Publication of Omeros in 1990 signaled a milestone in the already remarkable career of Derek Walcott. This is not only because the author, who was born on the small Caribbean island of St. Lucia, went on to win the 1992 Nobel Prize for literature, but because his poem subtly undermines the very genre out of which it emerges.
Since Walcott himself voices reservations about the "heroic" dimensions of Omeros it is understandable that critics who are guided by textbook definitions have been reluctant to grant epic status to the poem. On one hand, Walcott's characters are unassuming peasants who fight no monumental battles; his persona/narrator is allowed no Olympic trappings; and on the other hand, the requisite narrative flow is occasionally disrupted by the poem's lyrical exuberance. Nevertheless, Omeros is not a literary parody. The title itself pays homage to Greek origins, deriving from the pronunciation of Homer's name. Walcott's poem has the length, the geographic scope, and enough recognizable variations on traditional epic ingredients to ensure comparison with the standard masterpieces.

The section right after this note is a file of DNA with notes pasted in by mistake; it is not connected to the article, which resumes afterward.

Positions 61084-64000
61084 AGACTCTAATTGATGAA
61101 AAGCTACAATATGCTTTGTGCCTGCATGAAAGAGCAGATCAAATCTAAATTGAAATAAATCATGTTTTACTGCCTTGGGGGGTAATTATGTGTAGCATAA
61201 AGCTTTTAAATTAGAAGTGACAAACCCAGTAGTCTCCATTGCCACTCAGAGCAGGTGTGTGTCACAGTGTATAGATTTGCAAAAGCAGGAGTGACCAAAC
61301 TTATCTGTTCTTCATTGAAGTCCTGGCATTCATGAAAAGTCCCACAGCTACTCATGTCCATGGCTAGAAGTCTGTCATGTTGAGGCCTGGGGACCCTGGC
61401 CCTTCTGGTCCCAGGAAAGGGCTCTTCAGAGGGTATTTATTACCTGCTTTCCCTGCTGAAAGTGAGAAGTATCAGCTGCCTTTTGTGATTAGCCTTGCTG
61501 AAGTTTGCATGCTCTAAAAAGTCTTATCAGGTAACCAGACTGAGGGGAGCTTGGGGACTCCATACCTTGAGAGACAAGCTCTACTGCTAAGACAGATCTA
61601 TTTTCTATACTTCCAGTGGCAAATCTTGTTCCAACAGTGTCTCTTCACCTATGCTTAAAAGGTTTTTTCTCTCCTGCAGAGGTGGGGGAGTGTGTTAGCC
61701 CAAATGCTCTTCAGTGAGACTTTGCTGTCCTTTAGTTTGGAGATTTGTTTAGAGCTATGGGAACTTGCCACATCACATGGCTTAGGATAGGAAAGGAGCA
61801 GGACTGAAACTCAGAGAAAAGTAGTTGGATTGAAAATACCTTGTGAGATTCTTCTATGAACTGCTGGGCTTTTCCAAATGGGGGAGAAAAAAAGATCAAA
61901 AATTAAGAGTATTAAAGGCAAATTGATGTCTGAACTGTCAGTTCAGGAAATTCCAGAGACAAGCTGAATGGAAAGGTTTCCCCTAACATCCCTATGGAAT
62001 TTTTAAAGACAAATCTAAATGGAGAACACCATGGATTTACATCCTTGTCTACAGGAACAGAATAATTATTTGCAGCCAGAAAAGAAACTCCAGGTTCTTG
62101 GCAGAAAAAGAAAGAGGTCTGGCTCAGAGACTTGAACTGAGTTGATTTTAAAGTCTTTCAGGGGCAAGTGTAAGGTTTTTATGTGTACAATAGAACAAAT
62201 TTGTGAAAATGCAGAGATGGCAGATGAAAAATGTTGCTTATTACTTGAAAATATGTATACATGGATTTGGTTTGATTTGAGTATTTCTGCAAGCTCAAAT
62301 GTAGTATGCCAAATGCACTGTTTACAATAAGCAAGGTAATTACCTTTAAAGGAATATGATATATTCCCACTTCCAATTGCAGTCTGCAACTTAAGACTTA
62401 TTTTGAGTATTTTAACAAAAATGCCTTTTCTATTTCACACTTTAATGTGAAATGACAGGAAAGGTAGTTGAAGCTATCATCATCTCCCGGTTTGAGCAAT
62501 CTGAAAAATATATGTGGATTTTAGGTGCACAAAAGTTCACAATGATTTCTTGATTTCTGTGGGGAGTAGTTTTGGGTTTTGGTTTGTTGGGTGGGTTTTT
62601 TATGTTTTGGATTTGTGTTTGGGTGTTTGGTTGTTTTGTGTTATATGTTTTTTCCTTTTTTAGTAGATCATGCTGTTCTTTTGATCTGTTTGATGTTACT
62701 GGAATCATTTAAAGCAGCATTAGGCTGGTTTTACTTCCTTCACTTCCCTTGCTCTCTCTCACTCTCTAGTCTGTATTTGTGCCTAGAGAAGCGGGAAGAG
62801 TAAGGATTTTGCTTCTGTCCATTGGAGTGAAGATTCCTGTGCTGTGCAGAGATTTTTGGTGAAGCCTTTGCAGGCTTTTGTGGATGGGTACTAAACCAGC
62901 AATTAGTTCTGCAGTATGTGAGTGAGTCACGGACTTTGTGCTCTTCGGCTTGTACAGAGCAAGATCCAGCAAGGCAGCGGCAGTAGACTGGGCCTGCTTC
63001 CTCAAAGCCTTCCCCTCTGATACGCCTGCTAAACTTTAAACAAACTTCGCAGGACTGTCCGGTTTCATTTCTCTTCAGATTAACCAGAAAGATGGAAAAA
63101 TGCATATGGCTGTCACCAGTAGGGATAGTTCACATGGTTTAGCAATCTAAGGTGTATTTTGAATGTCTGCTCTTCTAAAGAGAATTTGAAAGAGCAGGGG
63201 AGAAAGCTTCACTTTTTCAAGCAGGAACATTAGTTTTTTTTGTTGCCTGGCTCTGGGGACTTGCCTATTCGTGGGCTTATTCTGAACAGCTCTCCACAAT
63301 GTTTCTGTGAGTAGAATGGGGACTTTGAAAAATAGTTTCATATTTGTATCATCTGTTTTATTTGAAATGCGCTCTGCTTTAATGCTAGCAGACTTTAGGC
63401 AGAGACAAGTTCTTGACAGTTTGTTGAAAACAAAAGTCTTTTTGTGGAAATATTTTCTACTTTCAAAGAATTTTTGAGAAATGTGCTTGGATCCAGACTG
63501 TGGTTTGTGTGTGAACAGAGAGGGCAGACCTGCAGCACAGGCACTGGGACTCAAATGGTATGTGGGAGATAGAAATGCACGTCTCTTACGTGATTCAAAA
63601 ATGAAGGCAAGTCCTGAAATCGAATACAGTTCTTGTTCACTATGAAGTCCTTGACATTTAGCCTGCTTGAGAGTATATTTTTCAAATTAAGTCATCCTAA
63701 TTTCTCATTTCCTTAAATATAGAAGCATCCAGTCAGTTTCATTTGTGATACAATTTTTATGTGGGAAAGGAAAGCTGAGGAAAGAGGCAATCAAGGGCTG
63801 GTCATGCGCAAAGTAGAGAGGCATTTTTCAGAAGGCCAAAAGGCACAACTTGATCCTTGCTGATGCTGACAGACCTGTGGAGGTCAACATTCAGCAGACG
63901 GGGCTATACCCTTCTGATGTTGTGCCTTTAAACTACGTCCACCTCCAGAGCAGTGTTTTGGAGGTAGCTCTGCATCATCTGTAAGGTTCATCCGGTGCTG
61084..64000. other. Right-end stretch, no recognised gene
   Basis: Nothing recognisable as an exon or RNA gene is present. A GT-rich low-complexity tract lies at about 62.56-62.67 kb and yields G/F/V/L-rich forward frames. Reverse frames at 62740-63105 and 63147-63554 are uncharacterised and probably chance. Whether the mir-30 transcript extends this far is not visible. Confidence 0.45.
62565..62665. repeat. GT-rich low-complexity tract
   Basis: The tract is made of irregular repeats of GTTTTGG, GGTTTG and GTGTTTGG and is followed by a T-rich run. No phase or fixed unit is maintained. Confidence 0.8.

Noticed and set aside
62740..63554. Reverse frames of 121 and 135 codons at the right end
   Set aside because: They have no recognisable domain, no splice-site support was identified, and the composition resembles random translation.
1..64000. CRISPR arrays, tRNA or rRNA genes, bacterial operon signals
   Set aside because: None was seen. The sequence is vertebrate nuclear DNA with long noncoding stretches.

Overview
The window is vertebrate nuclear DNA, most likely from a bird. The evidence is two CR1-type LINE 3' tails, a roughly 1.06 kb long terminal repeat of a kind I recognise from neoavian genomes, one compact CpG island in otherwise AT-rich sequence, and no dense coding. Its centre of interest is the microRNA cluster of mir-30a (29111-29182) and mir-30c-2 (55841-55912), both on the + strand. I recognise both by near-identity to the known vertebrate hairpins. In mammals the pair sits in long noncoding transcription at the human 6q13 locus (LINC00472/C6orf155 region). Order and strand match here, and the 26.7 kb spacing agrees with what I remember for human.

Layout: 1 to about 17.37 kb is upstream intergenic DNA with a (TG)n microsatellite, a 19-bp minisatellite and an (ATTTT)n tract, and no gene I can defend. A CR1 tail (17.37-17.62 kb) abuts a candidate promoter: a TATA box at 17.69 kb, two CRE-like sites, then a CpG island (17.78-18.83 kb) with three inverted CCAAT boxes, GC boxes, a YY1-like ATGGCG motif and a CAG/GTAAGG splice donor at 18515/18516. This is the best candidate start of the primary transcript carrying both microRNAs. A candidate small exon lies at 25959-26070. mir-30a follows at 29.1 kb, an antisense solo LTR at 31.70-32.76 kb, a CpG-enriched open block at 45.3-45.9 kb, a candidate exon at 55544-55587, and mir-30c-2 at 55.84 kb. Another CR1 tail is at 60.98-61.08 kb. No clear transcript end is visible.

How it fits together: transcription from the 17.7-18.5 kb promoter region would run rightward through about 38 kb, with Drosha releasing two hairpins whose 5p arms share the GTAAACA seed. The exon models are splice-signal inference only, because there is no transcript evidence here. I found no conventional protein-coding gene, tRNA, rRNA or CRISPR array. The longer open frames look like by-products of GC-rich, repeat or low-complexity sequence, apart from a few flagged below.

Indeed, the essence of Walcott's contribution to the epic genre resides in the insights afforded by that comparison. Walcott revisits the canonical works of Homer, Virgil, Dante, Milton, Walt Whitman, James Joyce, and Hart Crane because they epitomize the ideals of Western civilization. Much as Walcott admires these predecessors, he also notes that the first four reflect a world of hegemonic domination or colonialism, dividing humanity into conqueror and conquered, or marginalized "other." Walcott's perspective is that of an artist who grew up in a neglected colony; he therefore asserts that the disenfranchised citizens of the world deserve their own validation. Whitman's Leaves of Grass, Joyce's Ulysses and Hart Crane's The Bridge, initiate the movement toward recognition of the common man. Omeros does nothing less than offer an alternative to the terms of classical heroism.